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Using data to inform practice

Filed under: Effective leaders

Tags: Te Mana Kōrero




Diagnostic information should be obtained from a wide range of sources. The close analysis of curriculum data is critical to informing teaching and learning decisions. At Waipa School, tightly focussed curriculum delivery follows close examination of student data.

Annette McGowan – Deputy Principal Waipa School

When we first began our running records, we discovered we were looking only at decoding, we weren't delving enough into the comprehension side. That led us to finding a new way, or an improved way, of taking and analysing our running records. What did come up from that was: the decoding was fine, the comprehension was very poor. So we had to say to ourselves, “So why is this comprehension so poor? Is it because we are not teaching the skills for comprehension?”.

Alison Davis - Literary Consultant

We are focussing in particular on literacy because we identified literacy as an area that children were underachieving in. So we really pushed forward on two fronts right from the beginning. The first was for guided reading and the second was formative assessment. Once teachers became really comfortable with this, the students responded really really well. And we had in front of us a group of students who, for some of them, for the first time ever in their school careers, they actually really clearly understood the specific purpose of each lesson.

Emotional engagement is feeling positive about themselves, and feeling positive about their ability to succeed. Social engagement is students starting to work together – social problem solving, collaboration, cooperation. And when we share the outcomes with students, and when they are involved in developing the success criteria, they are also being set up quite effectively to be able to self- and peer-assess their own learning.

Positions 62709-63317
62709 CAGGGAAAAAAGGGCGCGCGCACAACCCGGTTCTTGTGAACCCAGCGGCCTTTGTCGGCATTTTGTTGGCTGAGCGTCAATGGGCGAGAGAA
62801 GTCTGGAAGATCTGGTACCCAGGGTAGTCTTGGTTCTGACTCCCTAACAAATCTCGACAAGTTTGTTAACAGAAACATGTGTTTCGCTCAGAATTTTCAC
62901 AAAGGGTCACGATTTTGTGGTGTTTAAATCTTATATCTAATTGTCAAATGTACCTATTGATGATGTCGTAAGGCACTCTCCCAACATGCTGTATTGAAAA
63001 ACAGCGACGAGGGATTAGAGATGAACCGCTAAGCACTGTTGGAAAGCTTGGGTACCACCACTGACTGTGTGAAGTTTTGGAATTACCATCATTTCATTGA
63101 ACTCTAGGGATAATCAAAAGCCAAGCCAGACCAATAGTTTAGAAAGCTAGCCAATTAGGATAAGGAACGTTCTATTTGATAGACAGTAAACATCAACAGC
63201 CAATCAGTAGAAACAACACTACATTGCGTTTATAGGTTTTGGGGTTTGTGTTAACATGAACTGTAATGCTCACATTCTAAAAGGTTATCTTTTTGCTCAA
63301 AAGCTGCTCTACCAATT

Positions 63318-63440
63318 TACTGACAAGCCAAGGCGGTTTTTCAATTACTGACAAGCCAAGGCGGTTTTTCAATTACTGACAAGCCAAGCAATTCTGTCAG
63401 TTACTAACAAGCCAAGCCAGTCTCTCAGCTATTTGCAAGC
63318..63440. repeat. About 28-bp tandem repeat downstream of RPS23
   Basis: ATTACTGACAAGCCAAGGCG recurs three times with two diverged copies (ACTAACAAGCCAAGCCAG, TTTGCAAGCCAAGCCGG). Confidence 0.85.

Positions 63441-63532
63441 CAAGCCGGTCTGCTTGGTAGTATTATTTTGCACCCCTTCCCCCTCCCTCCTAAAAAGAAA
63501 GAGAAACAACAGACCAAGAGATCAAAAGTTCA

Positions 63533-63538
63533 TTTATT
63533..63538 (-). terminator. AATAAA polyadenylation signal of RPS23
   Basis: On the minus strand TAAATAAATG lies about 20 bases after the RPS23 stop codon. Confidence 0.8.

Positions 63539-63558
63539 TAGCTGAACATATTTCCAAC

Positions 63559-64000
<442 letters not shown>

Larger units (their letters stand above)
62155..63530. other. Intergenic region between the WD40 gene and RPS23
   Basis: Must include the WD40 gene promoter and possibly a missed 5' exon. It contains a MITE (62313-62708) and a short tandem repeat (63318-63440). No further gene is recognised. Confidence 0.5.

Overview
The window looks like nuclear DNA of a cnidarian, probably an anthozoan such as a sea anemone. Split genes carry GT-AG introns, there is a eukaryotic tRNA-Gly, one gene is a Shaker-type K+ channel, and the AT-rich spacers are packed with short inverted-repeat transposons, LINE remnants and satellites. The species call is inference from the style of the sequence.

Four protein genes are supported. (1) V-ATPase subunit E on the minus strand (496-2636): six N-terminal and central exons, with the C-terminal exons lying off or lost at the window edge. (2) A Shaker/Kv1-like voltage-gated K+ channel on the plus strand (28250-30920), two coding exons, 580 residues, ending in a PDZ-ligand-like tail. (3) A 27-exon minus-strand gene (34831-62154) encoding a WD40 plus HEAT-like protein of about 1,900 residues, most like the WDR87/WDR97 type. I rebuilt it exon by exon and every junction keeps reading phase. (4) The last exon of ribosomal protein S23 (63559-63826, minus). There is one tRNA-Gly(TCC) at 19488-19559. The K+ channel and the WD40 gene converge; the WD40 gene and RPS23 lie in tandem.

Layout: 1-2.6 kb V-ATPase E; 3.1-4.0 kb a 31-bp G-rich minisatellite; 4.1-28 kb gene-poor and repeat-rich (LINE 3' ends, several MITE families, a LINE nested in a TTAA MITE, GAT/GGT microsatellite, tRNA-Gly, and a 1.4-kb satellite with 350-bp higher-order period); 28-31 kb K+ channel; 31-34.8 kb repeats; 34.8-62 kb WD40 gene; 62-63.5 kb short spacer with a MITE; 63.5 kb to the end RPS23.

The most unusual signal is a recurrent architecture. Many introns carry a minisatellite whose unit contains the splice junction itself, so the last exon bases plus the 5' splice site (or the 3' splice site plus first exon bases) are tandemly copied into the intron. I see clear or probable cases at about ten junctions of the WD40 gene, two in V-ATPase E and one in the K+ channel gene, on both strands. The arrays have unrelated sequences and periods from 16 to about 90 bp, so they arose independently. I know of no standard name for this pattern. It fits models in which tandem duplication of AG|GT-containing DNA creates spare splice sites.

Student involvement in the assessment process, and the setting of learning goals, impacts positively on student motivation and their desire to do better.

At Pakaraka Primary, teachers and learners share responsibility for how they can improve learning outcomes.

Jane Lindsay – Teacher Pararaka School

Part way through the year I administered a reading Asttle test and the results were not very good at all.

So we looked through the test and the children discovered, after looking at their test and doing some self assessment, that what they had done was not read the questions correctly. And that significantly affected their results. And when they discovered that, the children wanted to sit that test again straight away. And also, it identified the fact that our....their reading comprehension needed some work. And so I built that into our reading group programme, I explained that was what we were going to do; so in our daily reading group programme they knew that they were going to come and work on their comprehension skills. And they wanted to because they knew that was going to improve their results.

Professor John Hattie – University of Auckland

Teachers who are passionate – they can make the difference - tend to make the difference more often. Those who see it as a very routine job, those who see it as their job to structure the classroom so that things happen in the right order; those who see it in terms of my job is to try and break this material down to make it as easy as possible for the kids to learn, aren't as successful. You've got to have that sense of challenge in the classroom, and if the kids see the teachers are challenged, then the kids enjoy that challenge as well.

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